Excerpt of article published October 31, 2013, Written by Caroline Winter
Recent engineering graduate Mike McCauley is living the dream. During his senior year, he and two classmates launched BufferBox, a delivery service that lets consumers send packages and online purchases to secure locations for pickup. After college, the startup was accepted into the Silicon Valley incubator Y Combinator, then Google (GOOG) acquired BufferBox for north of $25 million, according to TechCrunch (AOL). “I remember waking up one day and just thinking to myself, things really couldn’t get any crazier,” McCauley says. “All this is happening, and I’m not even 25.”
It’s a familiar story in the Valley, except that McCauley isn’t the product of Stanford University or the Massachusetts Institute of Technology. His alma mater is the University of Waterloo—as in Waterloo, Ont., home to BlackBerry (BBRY), one of the biggest flameouts in tech history.
In Canada, Waterloo University is still a source of national pride. It’s been voted the country’s most innovative school for the past 21 years by the Canadian magazine Maclean’s. The engineering program, where tuition runs $12,200 per year, has emerged as a farm system for Silicon Valley companies such as Tesla Motors (TSLA), Twitter, and Facebook (FB). Last year an estimated one-third of Waterloo’s graduating software engineers received job offers from U.S. companies, says Dean of Engineering Pearl Sullivan, adding that Silicon Valley executives often fly into town to drop off business cards. “The University of Waterloo is among the top few universities Google recruits from around the world,” says Steve Woods, Google’s director of engineering in Canada. “UW graduates do well.”
Waterloo is a sleepy, postindustrial city of 100,000, a little less than 200 miles northeast of Detroit. BlackBerry’s co-founder, Mike Lazaridis, dropped out of the electrical engineering program, but over the years he’s provided the school with regular access to his company’s research labs—and with more than $120 million to fund projects, including the construction of quantum computing facilities. Google is among the U.S. tech companies that have opened local offices. During BlackBerry’s glory years as a smartphone pioneer, its success helped fuel a boom in local startups eager to recruit UW grads. There were only a handful of such startups in the area in 2000; this year there are almost 700, according to startup coalition Communitech. While the region had only 50 tech firms in 1997, it now has 1,000 that collectively generate at least $30 billion in annual revenue.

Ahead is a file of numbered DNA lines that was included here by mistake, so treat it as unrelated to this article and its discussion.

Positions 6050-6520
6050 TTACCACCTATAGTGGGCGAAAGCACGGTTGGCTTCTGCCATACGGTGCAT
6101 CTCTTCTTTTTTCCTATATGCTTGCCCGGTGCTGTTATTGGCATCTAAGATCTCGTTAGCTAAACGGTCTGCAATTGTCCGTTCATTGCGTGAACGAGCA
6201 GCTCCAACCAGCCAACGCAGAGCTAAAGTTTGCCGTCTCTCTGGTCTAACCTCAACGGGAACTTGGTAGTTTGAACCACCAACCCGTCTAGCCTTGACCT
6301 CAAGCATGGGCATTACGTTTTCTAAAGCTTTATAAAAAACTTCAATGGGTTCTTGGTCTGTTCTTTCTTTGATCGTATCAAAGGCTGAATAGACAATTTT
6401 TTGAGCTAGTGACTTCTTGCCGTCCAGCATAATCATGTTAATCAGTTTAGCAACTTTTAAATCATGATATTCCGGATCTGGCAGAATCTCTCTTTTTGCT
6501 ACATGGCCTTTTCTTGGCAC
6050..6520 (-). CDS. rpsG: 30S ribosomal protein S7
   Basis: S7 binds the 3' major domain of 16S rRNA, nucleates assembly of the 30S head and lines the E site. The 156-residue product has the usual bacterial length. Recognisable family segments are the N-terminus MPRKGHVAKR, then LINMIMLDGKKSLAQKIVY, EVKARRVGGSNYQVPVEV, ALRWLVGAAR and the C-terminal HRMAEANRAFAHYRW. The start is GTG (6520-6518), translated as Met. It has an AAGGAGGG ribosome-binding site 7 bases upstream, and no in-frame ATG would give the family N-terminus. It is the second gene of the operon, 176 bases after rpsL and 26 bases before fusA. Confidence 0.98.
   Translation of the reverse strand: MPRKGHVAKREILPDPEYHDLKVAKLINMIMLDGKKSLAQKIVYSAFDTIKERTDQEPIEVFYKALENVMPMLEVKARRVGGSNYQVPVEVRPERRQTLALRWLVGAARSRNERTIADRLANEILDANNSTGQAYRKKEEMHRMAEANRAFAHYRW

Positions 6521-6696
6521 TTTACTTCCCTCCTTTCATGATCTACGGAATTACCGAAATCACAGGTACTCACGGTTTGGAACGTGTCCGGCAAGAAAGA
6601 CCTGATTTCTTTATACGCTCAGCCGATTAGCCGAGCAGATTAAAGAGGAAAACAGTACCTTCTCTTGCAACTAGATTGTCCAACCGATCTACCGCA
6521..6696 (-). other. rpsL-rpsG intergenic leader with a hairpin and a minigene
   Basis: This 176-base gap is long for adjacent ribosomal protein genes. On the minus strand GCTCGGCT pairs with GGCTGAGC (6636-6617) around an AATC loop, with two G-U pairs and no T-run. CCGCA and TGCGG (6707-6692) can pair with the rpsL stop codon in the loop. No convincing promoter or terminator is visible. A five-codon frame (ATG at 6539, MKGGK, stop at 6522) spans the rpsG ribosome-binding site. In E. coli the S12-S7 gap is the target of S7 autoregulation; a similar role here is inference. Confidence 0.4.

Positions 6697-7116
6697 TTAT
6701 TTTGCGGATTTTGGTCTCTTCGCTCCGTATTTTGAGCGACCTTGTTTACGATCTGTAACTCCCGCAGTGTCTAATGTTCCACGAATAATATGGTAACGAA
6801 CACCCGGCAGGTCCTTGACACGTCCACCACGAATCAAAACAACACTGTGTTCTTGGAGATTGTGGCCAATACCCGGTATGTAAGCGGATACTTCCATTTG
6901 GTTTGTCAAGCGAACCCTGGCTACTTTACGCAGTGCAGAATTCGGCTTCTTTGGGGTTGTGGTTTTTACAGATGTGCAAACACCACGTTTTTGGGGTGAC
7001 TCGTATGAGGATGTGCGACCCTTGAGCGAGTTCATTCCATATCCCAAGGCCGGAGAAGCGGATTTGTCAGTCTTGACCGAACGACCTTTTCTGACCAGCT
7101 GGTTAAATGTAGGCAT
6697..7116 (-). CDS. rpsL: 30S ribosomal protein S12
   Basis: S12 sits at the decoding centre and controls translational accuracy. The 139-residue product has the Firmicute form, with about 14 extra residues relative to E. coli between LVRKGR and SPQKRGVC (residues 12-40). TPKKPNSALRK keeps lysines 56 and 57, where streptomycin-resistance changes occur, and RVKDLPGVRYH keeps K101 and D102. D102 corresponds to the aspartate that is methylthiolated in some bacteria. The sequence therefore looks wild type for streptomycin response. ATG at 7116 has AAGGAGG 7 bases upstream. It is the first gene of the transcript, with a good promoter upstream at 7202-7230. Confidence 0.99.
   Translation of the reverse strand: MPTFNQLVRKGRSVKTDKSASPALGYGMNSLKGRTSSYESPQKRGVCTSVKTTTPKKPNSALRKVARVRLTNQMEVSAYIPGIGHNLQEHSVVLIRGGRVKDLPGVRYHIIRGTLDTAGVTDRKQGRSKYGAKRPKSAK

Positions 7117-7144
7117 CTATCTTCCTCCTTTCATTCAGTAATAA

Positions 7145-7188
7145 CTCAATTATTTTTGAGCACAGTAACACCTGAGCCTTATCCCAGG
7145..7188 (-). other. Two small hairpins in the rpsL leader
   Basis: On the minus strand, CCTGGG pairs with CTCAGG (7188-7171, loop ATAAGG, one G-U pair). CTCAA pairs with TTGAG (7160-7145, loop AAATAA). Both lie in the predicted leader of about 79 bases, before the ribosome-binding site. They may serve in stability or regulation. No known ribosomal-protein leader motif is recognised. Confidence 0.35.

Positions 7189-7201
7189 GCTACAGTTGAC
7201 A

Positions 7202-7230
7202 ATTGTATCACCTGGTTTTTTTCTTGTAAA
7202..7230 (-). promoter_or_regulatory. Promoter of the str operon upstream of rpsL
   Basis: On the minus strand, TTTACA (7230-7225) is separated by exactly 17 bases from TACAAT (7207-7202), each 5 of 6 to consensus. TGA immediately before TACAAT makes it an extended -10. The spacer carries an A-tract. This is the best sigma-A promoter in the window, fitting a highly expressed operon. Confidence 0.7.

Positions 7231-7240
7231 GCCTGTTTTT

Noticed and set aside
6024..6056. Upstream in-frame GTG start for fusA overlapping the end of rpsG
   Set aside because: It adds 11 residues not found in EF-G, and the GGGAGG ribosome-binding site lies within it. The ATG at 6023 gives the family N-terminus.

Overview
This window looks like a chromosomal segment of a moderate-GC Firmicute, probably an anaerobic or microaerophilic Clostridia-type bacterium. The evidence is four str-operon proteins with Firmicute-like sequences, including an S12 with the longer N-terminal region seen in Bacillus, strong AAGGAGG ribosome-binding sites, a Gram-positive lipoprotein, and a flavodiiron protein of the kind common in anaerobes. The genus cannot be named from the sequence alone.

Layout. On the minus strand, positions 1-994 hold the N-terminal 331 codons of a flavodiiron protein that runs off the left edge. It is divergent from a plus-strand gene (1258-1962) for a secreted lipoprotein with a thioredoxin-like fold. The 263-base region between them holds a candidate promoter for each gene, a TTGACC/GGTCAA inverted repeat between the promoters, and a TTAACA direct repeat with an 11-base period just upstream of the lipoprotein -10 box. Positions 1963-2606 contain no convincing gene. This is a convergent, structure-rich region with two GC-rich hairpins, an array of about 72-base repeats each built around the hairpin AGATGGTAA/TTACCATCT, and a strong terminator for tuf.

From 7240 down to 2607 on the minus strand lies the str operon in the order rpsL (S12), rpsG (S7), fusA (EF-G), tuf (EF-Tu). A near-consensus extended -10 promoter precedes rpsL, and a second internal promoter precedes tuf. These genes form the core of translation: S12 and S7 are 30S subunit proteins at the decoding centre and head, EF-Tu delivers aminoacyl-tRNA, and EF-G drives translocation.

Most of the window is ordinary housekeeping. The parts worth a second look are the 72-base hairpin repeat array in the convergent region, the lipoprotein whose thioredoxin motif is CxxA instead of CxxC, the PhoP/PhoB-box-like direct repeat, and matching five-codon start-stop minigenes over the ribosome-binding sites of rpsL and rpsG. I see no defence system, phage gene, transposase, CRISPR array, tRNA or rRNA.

Those startups leave the school sanguine about BlackBerry’s decline. BlackBerry, which had an $83 billion market capitalization in 2008, is weighing a $4.7 billion takeover bid. In the last couple of months it reported a $934 million writedown for unsold phones and said it would fire 4,500 workers. “I don’t think our reputation exists because of BlackBerry,” says UW spokesman Tim Jackson. “In large part, BlackBerry is here because of the University of Waterloo.”
Waterloo has long attracted professors by promising them full intellectual-property rights for their inventions—a rarity in academia. Dave Dietz, director of the University of Waterloo’s engineering research, says Lazaridis’s... Read the rest of the article